Imagine Housing Blog
John is one of the regular faces attending the Velocity community dinners and he greets everyone with a warm smile and lends a helping hand. John has a big heart – he always comes back after the meal to see if there are leftovers that he can distribute to families in need – because John has also been there.
John found himself homeless after his divorce, when his income was just too low to afford decent housing in the community he calls home. After being on the street and in shelters, he lived in a storage unit for nearly 6 months. “I was working in a restaurant and began using a public storage unit as my home. The storage closed every night at 10:00 pm and so I would try to work my schedule so that I could get off work and get back to the unit before they closed. When I couldn’t, I would walk around all night trying to stay warm and safe. There is a lot of fear that comes with being homeless in the city at night – fear of the unknown, not knowing who or what is around you. The storage unit was my safe space.”
It took John hours each day just to get his basic needs met—he would get up, commute to a day center to shower, travel to a food bank or meal program to eat, then still go to work. But that was not the only challenge he faced. “During this time, my relationship with my sons changed; especially the relationship I had with my youngest son. My being homeless put a strain on our relationship. He was embarrassed and ashamed of me. I think he felt that I had put myself into the situation, rather than recognizing at the time that our circumstances in life can change in an instant without us knowing it.”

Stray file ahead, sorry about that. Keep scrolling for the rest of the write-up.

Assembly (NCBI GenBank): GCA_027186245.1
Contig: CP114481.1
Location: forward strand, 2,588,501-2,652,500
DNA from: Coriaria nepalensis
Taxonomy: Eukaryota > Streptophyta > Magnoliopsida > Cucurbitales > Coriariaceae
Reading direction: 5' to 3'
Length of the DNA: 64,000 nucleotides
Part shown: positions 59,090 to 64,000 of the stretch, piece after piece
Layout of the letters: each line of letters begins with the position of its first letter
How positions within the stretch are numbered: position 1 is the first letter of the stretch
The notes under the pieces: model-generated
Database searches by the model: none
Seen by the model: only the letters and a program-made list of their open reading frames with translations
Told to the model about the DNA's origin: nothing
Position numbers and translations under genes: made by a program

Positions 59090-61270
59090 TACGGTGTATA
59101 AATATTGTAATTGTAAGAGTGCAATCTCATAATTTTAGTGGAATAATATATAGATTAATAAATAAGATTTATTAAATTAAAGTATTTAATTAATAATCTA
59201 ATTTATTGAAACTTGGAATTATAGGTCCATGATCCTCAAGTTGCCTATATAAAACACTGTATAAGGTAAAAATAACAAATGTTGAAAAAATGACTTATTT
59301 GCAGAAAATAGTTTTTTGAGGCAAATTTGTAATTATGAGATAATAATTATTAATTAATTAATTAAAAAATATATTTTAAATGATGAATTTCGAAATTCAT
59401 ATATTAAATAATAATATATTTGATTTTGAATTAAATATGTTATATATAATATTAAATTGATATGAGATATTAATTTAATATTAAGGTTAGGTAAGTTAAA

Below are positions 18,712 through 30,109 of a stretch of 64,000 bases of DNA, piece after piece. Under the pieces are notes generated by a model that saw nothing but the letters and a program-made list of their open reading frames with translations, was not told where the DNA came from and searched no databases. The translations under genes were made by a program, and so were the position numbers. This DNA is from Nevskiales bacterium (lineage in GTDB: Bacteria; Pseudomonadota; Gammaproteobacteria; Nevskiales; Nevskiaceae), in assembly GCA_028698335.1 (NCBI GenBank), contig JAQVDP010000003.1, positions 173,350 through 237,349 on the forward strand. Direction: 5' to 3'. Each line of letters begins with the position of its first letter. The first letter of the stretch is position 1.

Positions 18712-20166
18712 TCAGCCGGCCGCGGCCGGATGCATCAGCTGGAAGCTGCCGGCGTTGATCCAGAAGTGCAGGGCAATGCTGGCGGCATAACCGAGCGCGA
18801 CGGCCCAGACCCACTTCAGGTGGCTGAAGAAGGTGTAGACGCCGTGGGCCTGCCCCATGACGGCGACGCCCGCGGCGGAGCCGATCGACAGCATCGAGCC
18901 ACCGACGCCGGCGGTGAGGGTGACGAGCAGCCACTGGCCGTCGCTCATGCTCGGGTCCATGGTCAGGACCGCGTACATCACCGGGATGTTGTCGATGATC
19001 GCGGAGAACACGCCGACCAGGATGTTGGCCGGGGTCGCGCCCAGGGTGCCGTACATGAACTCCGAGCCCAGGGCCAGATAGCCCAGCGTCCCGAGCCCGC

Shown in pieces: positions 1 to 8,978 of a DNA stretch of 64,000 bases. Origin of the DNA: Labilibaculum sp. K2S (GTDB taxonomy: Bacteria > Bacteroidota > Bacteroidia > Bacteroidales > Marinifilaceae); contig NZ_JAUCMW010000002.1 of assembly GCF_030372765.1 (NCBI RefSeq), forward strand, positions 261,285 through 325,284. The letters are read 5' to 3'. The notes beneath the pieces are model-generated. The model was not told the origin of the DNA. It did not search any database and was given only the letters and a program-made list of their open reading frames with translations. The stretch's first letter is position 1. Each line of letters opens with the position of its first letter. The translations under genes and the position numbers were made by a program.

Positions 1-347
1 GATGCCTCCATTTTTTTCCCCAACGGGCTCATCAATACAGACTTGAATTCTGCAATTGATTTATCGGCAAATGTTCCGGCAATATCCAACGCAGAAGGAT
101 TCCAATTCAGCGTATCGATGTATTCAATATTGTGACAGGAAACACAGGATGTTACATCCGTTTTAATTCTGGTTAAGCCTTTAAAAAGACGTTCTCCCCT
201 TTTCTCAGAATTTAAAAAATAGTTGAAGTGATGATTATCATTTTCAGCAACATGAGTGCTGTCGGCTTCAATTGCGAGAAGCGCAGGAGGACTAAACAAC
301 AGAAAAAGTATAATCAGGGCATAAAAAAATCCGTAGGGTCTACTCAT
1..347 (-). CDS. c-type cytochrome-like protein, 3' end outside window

When this became too much, he contacted the VA and moved into transitional housing for veterans at our Andrew’s Glen community, and eventually to a permanent apartment at Velocity. He told me the best thing about his home at Velocity is that he was able to repair his relationship with his sons. They both live in the Kirkland area and he gets to see them regularly. We works within walking distance of his home, and enjoys spending time on the rooftop garden at Velocity, where he and some friends grow a variety of vegetables and flowers.
Today I am still blessed to be living at an Imagine Housing property and wanted to let you know the impact it has made on my life. I am part of a welcoming community of friends and neighbors, I have rebuilt my relationships with my sons, and I have a job at a nearby business. I have a home.
Originally published Nov. 16, 2018